The students were the constituency driving the process. Without their willingness to add football, and most importantly support it through fees, it never would have happened. And as mentioned previously, the students were working in conjunction with faculty and school leadership throughout the process, so everyone was ‘on-board’ and informed throughout. Beyond students and faculty, other key constituencies included alumni, members of the community, and all citizens of Mobile. And like students and faculty, these groups were generally excited about the prospect of South Alabama football, with a consensus feeling this was a very good thing. People recognized this process transcended simply adding football, and would unquestionably have a tremendous impact on the community going forward.
With acknowledgement to Sandy Barbour and a presentation she did several years ago at NACDA, the best way to answer this is to attach a stakeholders chart that we developed as part of our study. We held over 40 presentations with all groups during our study. Our president and Board of Trustees chair were emphatic that this would be a very public discussion for our University.
In analyzing the costs and benefits of moving up, what factors most contributed to each side of that equation? What was the process of performing your analysis like? How did you obtain the needed information?
The cost-benefit analysis related to adding varsity football, and specifically FBS-level football, involves both quantitative and qualitative elements. From a numbers standpoint, we were able to examine football-specific financial data from Sun Belt and Conference USA institutions to get a firm understanding of the costs FBS-level football would entail, down to the line by line level of a budget. There was no doubt the cost was substantial—it’s an expensive sport. And the last thing we wanted to do was tip-toe through. If we were to commit, we had to make certain, through our analysis of funding sources and projected revenues/expenses, football would be sustainable. In the end, South Alabama was able to build a solid, logical plan to implement and sustain FBS-level football based on a firm financial structure not overly dependent on highly-fluid revenue streams.
Equally important as the quantitative elements, though, were (and are) the qualitative ones. Football, particularly at the collegiate level, is woven into the fabric of life in Alabama. Being in Mobile and not having college football really went against the grain culturally. Since announcing our intent to add FBS football, the current of support has been tremendous. The pride and awareness for not just USA football, but the whole school has increased greatly. Those are things which are hard to attach specific dollar amounts to. Each football game is a gathering of thousands of USA students, alumni and supporters—the most in one place, at one time, the school has ever seen.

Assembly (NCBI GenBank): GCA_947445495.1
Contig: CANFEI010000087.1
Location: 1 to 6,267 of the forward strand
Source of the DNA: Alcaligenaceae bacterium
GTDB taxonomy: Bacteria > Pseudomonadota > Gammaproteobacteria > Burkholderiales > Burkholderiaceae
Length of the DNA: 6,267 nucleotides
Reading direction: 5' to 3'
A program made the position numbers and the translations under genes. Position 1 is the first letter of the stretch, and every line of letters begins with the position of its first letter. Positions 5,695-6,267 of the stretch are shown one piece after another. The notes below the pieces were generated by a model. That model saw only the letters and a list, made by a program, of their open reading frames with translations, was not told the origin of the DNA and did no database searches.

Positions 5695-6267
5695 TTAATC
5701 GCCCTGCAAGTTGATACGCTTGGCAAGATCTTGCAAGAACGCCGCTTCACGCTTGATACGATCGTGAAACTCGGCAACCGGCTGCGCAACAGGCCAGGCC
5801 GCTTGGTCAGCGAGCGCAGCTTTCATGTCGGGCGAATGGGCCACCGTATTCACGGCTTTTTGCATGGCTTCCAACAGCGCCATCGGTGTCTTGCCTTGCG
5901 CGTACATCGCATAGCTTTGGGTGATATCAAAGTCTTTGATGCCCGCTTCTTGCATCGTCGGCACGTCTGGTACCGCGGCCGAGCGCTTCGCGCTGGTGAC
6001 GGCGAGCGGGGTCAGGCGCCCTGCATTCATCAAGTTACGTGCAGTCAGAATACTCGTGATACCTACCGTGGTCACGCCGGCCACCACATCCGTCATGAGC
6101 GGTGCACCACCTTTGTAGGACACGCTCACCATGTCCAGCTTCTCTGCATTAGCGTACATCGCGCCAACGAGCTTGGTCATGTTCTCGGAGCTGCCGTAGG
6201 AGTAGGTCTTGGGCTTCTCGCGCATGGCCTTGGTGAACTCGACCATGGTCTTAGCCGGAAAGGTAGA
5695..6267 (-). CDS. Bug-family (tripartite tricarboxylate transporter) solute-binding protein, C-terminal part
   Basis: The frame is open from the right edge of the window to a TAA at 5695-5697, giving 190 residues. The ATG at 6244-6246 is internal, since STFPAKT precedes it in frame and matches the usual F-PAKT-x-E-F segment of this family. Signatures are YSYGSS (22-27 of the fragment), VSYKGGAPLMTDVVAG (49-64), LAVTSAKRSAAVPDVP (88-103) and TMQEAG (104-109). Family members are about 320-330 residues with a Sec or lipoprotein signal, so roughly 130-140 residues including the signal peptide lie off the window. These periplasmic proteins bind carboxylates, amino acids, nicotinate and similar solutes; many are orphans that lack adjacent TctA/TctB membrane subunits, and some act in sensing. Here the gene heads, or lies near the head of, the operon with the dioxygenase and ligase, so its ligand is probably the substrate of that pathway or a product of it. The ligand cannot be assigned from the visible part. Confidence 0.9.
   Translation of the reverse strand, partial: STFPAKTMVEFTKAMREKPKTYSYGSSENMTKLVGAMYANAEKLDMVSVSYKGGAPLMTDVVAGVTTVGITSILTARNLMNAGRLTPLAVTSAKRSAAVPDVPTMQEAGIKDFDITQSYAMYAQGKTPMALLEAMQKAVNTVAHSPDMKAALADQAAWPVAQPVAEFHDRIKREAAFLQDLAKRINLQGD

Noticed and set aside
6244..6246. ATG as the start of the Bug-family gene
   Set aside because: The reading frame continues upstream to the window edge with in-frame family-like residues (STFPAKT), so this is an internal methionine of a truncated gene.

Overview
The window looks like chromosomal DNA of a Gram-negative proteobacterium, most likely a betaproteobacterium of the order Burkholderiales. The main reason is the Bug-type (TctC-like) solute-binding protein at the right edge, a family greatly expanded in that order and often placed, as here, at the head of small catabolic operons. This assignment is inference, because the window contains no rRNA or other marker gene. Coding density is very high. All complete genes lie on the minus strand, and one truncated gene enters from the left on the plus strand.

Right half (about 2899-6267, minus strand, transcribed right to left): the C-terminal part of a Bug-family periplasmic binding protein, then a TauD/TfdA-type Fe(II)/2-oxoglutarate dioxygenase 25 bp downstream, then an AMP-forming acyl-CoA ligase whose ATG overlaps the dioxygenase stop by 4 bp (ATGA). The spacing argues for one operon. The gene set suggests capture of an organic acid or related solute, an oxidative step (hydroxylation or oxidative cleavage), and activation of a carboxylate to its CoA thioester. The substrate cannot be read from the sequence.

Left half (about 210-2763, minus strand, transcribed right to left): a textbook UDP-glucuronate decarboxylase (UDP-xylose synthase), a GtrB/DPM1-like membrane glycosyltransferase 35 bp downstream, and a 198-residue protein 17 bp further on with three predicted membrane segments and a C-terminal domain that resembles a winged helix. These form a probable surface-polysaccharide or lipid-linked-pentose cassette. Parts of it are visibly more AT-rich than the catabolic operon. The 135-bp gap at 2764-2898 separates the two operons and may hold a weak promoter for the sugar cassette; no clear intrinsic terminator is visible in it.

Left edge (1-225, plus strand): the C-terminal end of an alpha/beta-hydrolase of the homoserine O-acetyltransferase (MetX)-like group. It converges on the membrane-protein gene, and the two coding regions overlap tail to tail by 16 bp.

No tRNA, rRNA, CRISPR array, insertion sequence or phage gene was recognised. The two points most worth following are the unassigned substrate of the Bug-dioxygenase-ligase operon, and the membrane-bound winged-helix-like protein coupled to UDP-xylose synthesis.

Parallel to the implementation of the football program was the creation of the Jaguar marching band. The marching band, now two hundred and fifty strong, is the reason renowned conductors and music professors have come to South Alabama. It’s a great story of an athletic program’s growth occurring simultaneously with an academic (in this case fine arts) program. Additionally, we’ve seen a significant impact on fundraising; we’re able to make more contact with alumni and non-alumni both than ever before. Lastly, having an FBS-level football program has an effect on the students. While a football program isn’t the factor for potential students, it certainly can be a deciding factor between two like institutions where one possesses football and the other does not.
We did multiple financial analyses of projected budgets that projected growth in expenses and revenues that we felt would make us competitive at the FBS level. Only time will tell the accuracy of those projections.
How often do you re-visit initial projections and assumptions about moving up? Have you generally found these initial projections to be accurate? If not, why and what revised strategies are you developing and deploying?
Admittedly, the projection and planning process occurred prior to my arrival at South Alabama, but by and large the cost projections have proved to be accurate. This goes back to the original planning performed, and most notably being able to examine the football-related costs of programs in the Sun Belt and CUSA. That’s not to say, though, there haven’t been surprises along the way—there have, particularly unforeseen costs. Our department, however, is able to manage these fluctuations, and with each passing year we gain more experience and are better able to understand how the football operating environment works.
Like most campuses, the realignment of athletics is a constant conversation. We review our data constantly and are content with the projections at this point.